The Math Forum

Ask Dr. Math - Questions and Answers from our Archives
Associated Topics || Dr. Math Home || Search Dr. Math

Leading Variables, Free Variables, and the Coefficient Zero

Date: 01/23/2010 at 15:58:29
From: Jon
Subject: Leading Variable

In linear algebra, I was taught that there were 2 kinds of variables: 
leading and free.  Leading variables have a leading 1 in front of 
them, and free variables do not.

If a variable has a 0 in front of it, does that make the variable 
leading or free?

Date: 01/23/2010 at 19:35:19
From: Doctor Vogler
Subject: Re: Leading Variable

Hi Jon,

Thanks for writing to Dr. Math.

These terms only apply *after* you triangulate your system of 
equations (or finish with Gaussian elimination, depending on which 
term your textbook/teacher used), so that you end up with a system of 
linear equations sort of like the following:

  x + 5y + 7z + 13w = 0
       y +  z +  2w = 0
                  w = 0

Note that it is actually not the coefficients that are important.  
The coefficients of the "leading" variables are all 1 only because 
you divided those equations by the coefficients of those variables.

The important thing is that each equation (read from the bottom up, or
from the one with the fewest variables to the most) adds one extra 
"leading" variable and all other new variables are "free."  
Because you have already done your Gaussian elimination, every 
equation adds at least one extra variable.  If an equation adds two or 
more new variables, then it really doesn't matter which one is 
"leading" and which ones are "free"; but it is 
customary to write the leading one first and the free ones next.

For example, the equations above could have been written as

  x + 7z + 5y + 13w = 0
       z +  y +  2w = 0
                  w = 0

and if the coefficient of z in the second equation hadn't been 1, 
then we could have divided the equation by its coefficient in order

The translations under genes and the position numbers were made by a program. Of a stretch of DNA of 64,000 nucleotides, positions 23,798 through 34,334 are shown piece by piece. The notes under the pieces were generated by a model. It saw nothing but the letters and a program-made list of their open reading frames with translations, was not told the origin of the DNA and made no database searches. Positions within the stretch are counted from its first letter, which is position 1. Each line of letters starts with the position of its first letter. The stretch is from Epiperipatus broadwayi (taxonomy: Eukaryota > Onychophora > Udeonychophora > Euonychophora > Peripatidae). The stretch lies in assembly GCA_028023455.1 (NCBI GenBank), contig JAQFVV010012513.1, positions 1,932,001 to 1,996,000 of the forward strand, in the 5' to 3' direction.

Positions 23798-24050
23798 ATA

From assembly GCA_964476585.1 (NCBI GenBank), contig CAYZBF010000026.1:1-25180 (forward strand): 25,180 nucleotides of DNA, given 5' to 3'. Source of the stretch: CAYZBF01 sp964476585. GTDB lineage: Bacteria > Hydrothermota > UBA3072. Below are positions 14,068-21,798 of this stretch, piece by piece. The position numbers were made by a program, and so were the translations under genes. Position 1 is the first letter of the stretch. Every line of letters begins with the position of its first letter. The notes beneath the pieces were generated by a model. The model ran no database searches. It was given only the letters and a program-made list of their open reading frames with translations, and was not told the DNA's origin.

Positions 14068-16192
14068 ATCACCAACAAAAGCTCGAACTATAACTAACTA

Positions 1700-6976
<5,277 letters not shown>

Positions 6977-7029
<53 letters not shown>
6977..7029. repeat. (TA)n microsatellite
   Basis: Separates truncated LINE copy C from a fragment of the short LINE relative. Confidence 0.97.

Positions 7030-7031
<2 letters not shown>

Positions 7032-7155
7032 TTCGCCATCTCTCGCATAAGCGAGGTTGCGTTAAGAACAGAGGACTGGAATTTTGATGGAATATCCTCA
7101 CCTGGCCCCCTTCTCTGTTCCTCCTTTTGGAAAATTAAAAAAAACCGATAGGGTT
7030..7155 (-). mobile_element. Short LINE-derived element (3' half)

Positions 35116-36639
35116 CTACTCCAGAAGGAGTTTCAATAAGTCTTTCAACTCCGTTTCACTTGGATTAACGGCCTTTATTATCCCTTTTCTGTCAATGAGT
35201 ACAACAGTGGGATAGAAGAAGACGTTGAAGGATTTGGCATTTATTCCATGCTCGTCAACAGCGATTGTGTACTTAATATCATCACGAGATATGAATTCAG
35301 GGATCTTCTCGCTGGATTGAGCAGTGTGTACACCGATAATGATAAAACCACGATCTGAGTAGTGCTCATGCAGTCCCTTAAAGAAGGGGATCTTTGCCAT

to make it 1.

Now, if the coefficient is 0, then what happens?  Well, if it is the 
coefficient of a variable that was already used in an equation below, 
then it doesn't matter; that variable was determined to be either 
"leading" or "free" by the lowest equation it appeared in.  
Otherwise, it's not a new variable, since it doesn't appear in this 
equation; so it will be determined "leading" or "free" in some other 
equation where it does appear.

But if it doesn't appear in *any* equation, then it's free.

The real difference between "free" variables and "leading" variables 
is that the free variables can be anything, and the leading variables 
are determined by solving the equations.  So in the example I gave 
above, w = 0 is determined.  Then y = -z, and x = -2z, so all 
solutions have the form

  (x, y, z, w) = (-2, -1, 1, 0)*z.

If we had made y the free variable, then we would have gotten z = -y, 
x = 2y, and

  (x, y, z, w) = (2, 1, -1, 0)*y,

which defines the same subspace of solutions.

Does that make sense?

If you have any questions about this or need more help, please write
back and show me what you have been able to do, and I will try to
offer further suggestions.

- Doctor Vogler, The Math Forum 
Associated Topics:
High School Linear Algebra

Search the Dr. Math Library:

Find items containing (put spaces between keywords):
Click only once for faster results:

[ Choose "whole words" when searching for a word like age.]

all keywords, in any order at least one, that exact phrase
parts of words whole words

Submit your own question to Dr. Math

[Privacy Policy] [Terms of Use]

Math Forum Home || Math Library || Quick Reference || Math Forum Search

Ask Dr. MathTM
© 1994- The Math Forum at NCTM. All rights reserved.